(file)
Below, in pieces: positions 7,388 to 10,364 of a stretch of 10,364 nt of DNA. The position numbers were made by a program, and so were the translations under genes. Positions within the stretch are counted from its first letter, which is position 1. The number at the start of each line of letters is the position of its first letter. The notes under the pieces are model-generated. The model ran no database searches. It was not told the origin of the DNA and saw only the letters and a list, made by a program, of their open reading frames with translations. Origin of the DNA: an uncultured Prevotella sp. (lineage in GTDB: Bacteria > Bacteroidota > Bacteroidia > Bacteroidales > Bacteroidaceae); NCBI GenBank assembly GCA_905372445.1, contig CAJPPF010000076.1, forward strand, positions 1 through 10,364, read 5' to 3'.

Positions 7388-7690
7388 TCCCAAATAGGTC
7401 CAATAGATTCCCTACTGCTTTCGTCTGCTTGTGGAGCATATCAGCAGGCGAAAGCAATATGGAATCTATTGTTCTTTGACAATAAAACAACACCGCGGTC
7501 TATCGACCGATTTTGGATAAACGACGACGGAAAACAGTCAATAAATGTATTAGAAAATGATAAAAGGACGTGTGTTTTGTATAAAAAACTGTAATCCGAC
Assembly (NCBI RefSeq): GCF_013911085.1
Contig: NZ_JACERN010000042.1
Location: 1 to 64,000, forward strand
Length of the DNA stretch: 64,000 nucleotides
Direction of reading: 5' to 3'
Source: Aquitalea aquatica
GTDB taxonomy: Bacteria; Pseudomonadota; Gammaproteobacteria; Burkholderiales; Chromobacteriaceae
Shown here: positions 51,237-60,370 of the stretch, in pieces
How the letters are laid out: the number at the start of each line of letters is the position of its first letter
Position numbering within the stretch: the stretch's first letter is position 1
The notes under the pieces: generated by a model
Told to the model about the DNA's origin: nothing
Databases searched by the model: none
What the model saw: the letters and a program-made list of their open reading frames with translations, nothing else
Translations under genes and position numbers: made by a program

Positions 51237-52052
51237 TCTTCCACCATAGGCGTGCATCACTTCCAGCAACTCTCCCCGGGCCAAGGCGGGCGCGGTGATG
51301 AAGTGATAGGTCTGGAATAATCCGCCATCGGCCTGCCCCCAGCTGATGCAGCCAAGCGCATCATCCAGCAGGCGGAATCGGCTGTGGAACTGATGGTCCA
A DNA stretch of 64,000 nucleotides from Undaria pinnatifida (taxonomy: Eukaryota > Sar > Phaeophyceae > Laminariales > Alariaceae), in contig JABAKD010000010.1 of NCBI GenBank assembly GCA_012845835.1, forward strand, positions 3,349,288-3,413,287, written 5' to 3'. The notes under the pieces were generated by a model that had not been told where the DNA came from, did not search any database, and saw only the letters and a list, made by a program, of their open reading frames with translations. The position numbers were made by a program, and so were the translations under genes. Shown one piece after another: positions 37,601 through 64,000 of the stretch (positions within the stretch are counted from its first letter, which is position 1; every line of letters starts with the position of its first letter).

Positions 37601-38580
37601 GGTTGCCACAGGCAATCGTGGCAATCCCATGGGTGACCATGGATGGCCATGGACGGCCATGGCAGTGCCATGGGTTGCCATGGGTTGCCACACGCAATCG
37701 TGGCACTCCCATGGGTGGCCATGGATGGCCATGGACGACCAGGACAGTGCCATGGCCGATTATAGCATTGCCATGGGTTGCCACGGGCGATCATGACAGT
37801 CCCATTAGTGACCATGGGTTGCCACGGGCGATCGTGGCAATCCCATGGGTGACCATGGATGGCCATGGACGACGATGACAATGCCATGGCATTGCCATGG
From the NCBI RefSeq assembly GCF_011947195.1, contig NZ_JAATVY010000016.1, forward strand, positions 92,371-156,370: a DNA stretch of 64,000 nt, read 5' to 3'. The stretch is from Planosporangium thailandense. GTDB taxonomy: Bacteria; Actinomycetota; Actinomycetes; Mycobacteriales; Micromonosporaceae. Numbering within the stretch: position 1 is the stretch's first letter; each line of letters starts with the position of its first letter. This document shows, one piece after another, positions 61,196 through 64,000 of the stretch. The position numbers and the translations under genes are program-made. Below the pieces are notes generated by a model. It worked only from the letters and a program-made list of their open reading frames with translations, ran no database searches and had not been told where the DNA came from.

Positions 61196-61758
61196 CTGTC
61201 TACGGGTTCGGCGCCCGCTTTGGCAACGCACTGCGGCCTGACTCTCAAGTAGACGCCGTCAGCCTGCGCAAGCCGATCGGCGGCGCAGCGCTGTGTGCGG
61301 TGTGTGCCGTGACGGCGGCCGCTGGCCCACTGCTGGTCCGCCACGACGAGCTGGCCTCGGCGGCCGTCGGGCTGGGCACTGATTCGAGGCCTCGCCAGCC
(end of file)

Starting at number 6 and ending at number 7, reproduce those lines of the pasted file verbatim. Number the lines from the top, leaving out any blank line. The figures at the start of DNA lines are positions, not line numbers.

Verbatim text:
Assembly (NCBI RefSeq): GCF_013911085.1
Contig: NZ_JACERN010000042.1